Jesus didn’t condemn them, but they were convicted of their own wrongs. If they ultimately repented, they weren’t condemned. If they chose to reject Jesus, they condemned themselves.

The woman who had been brought before Jesus must have been confused, and a bit relieved. She knew that under the Law, she was guilty, but she also must have felt the injustice because she knew the man she was with should have been there with her facing judgment. Maybe she thought, ‘Good, I didn’t get stoned, so now I can get back to my life of prostitution.’ Jesus didn’t leave her in her sin. He didn’t pat her on the head and send her on her way.

“When Jesus had lifted up himself, and saw none but the woman, he said unto her, Woman, where are those thine accusers? hath no man condemned thee? She said, No man, Lord. And Jesus said unto her, Neither do I condemn thee: go, and sin no more” (John 8:10-11).

I wonder what happened to her. We can be sure that she wasn’t sinless, but her encounter with Jesus and His forgiveness had to have touched her deeply. I have to believe that she gave up her life of prostitution and adultery. That’s how all of us need to react when we encounter Jesus. Every one of us sins, and even a seemingly small sin is worthy of death.

“For the wages of sin is death; but the gift of God is eternal life through Jesus Christ our Lord” (Romans 6:23).

Thank You, Jesus, for your forgiveness and the gift of salvation.

When we truly ask Jesus to forgive our sin, He does. He forgives all sins we have committed, those we are committing, and the ones we will commit.

“And you, being dead in your sins and the uncircumcision of your flesh, hath he quickened together with him, having forgiven you all trespasses; blotting out the handwriting of ordinances that was against us, which was contrary to us, and took it out of the way, nailing it to his cross” (Colossians 2:13-14).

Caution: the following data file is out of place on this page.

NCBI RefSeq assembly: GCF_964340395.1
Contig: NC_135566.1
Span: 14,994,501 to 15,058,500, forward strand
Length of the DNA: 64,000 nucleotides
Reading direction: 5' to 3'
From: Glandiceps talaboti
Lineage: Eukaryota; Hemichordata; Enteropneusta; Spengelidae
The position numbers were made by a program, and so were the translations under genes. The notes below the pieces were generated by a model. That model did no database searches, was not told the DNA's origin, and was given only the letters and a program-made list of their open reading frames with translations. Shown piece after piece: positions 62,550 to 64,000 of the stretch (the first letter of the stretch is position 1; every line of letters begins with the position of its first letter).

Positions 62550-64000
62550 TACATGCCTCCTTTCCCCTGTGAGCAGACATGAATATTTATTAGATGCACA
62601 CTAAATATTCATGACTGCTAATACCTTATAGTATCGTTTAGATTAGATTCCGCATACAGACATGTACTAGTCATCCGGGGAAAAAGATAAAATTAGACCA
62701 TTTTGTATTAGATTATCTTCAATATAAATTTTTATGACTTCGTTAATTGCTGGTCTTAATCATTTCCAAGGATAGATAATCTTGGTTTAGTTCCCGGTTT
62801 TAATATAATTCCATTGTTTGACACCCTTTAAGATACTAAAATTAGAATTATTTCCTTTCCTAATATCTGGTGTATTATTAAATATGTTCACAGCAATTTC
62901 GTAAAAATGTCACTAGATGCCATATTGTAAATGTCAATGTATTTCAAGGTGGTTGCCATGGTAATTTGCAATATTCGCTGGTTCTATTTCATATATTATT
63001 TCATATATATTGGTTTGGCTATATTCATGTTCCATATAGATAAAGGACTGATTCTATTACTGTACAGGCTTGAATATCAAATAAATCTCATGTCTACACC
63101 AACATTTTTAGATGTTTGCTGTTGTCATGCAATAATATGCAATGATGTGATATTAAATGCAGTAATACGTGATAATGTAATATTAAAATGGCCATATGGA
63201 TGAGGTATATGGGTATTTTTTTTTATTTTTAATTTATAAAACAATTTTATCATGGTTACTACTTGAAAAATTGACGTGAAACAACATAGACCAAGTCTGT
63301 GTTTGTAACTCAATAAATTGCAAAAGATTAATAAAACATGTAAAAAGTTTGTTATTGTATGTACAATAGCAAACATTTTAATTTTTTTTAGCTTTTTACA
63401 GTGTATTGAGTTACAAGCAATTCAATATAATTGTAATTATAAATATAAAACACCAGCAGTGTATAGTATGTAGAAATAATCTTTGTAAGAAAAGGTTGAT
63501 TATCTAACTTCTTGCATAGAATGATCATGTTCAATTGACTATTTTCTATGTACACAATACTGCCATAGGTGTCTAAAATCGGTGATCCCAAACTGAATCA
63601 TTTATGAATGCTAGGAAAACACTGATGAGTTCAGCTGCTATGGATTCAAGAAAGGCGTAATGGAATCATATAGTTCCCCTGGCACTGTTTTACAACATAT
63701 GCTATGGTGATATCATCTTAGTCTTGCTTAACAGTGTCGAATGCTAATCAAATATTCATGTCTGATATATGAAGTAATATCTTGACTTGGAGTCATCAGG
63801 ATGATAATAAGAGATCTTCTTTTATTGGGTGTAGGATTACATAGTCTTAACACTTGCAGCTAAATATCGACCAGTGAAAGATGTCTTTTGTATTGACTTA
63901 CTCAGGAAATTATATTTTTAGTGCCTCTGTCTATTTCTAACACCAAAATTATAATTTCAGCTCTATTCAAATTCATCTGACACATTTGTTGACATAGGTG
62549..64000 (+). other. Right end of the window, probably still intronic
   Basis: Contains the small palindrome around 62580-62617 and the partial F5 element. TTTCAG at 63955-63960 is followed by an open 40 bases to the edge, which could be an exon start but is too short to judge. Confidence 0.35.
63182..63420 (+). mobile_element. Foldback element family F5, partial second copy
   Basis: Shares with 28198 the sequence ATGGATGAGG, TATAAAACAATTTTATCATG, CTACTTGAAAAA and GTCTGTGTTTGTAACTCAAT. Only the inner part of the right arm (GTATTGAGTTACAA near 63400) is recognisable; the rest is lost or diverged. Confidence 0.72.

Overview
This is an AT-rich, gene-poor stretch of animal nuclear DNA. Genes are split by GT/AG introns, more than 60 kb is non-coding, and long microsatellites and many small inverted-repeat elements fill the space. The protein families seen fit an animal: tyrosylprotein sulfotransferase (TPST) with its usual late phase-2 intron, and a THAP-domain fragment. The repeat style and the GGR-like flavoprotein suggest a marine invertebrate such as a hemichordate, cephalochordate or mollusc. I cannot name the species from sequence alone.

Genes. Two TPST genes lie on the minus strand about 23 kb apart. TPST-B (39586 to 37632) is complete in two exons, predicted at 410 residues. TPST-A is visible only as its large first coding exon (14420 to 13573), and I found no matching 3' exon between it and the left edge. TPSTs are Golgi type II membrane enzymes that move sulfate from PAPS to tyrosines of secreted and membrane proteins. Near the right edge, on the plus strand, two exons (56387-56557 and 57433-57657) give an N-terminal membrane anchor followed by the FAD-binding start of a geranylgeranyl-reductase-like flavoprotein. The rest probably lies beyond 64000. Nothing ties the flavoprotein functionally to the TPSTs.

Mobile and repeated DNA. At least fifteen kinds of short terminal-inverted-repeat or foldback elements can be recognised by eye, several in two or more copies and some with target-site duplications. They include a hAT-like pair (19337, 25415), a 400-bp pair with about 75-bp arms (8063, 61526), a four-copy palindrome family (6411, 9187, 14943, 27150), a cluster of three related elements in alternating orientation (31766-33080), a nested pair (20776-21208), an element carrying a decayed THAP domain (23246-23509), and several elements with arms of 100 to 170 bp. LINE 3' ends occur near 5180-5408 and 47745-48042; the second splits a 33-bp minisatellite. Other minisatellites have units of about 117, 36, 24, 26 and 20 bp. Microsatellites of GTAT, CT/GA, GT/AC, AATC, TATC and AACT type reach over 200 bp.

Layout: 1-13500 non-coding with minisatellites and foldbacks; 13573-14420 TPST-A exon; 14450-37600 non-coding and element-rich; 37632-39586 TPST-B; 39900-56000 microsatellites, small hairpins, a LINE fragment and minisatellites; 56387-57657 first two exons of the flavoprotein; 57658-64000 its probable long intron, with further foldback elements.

Jesus forgave the woman taken in adultery, and He forgives our sins today, everything from taking the name of the Lord in vain to the worst and most heinous sins you read about in news headlines. You need to see your sin and ask Him to forgive you.

“If we say that we have no sin, we deceive ourselves, and the truth is not in us. If we confess our sins, he is faithful and just to forgive us our sins, and to cleanse us from all unrighteousness” (1 John 1:8-9). Ask Him to forgive you, then turn away from that sin; “…go, and sin no more (John 8:11b).

Jesus took our sin upon Himself and died in our place when He gave His life on the cross. He won’t condemn you if you tell Him you’ve sinned and you’re sorry.

“For Christ also hath once suffered for sins, the just for the unjust, that he might bring us to God, being put to death in the flesh but quickened by the Spirit” (1 Peter 3:18). Jesus became sin and took our punishment. Now He is our advocate with the Father. “My little children, these things write I unto you, that ye sin not. And if any man sin, we have an advocate with the Father, Jesus Christ the righteous. And he is the propitiation for our sins: and not for ours only but also for the sins of the whole world” (1 John 2:1-2). The word “propitiation” comes from the Greek word “hilasmos,” which means “appeasing.”

Only through faith in the death, burial, and resurrection of Jesus Christ can sin be appeased. He died on the cross for the entire world, not just for the Jewish people. In order to be forgiven of sin and live forever with Him, you must ask Him to forgive you.

“That if thou shalt confess with thy mouth the Lord Jesus and shalt believe in thine heart that God hath raised him from the dead, thou shalt be saved. For with the heart man believeth unto righteousness, and with the mouth confession is made unto salvation” (Romans 10:9-10).

There is no sin that God won’t forgive. His love is unending. Once you’ve earnestly asked Him for forgiveness and truly accepted His sacrifice for your sin, then you, like the woman taken in adultery, need to “…go, and sin no more” (John 8:11b). With God’s help, you can find the strength to stop the sin in your life, whether it’s adultery, lying, anger, or any other sin you commit. We can be assured of salvation at the moment we truly believe.

“Now he which stablisheth us with you in Christ, and hath anointed us, is God; who hath also sealed us, and given the earnest of the Spirit in our hearts” (2 Corinthians 1:21-22).

Don’t reject His forgiveness. Eternity is a long time to live with that mistake. Your choice must be made before you die.

Jesus will convict you of sin but not condemn you. He will forgive you. Turn to Him now before it’s too late. When you take your final breath in this world, your soul will continue living eternally. It’s your choice where that eternity will be spent. Faith in the death, burial, and resurrection of Jesus will bring forgiveness of the sin that separates you from God and allow you to live in Heaven with Him forever. If you reject His free gift and go on thinking you don’t sin and don’t need forgiveness, then you condemn yourself to eternity in the burning lake of fire with Satan and all who have rejected Christ.

God bless you all,

Nathele Graham

Recommended prophecy sites:

All original scripture is “theopneustos,” God-breathed.